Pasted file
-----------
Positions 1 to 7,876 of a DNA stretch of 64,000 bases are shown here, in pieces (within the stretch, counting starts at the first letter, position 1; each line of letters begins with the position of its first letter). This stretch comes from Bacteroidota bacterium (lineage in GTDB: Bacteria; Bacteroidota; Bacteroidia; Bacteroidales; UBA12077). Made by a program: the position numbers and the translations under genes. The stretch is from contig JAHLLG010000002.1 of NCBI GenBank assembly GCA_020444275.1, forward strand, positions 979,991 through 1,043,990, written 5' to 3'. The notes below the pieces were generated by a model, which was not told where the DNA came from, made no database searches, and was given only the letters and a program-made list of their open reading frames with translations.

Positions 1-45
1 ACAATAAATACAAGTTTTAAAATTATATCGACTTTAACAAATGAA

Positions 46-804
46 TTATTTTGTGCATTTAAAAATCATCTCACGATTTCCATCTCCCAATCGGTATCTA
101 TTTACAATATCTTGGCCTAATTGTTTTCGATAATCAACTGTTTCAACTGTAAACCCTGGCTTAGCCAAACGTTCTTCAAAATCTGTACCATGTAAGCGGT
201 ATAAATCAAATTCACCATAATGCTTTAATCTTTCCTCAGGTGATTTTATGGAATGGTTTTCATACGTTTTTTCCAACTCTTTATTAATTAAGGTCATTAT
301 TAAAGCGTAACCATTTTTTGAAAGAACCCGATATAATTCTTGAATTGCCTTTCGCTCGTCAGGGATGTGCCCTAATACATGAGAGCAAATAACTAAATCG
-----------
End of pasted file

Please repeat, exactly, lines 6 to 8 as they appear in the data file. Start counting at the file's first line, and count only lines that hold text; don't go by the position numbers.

101 TTTACAATATCTTGGCCTAATTGTTTTCGATAATCAACTGTTTCAACTGTAAACCCTGGCTTAGCCAAACGTTCTTCAAAATCTGTACCATGTAAGCGGT
201 ATAAATCAAATTCACCATAATGCTTTAATCTTTCCTCAGGTGATTTTATGGAATGGTTTTCATACGTTTTTTCCAACTCTTTATTAATTAAGGTCATTAT
301 TAAAGCGTAACCATTTTTTGAAAGAACCCGATATAATTCTTGAATTGCCTTTCGCTCGTCAGGGATGTGCCCTAATACATGAGAGCAAATAACTAAATCG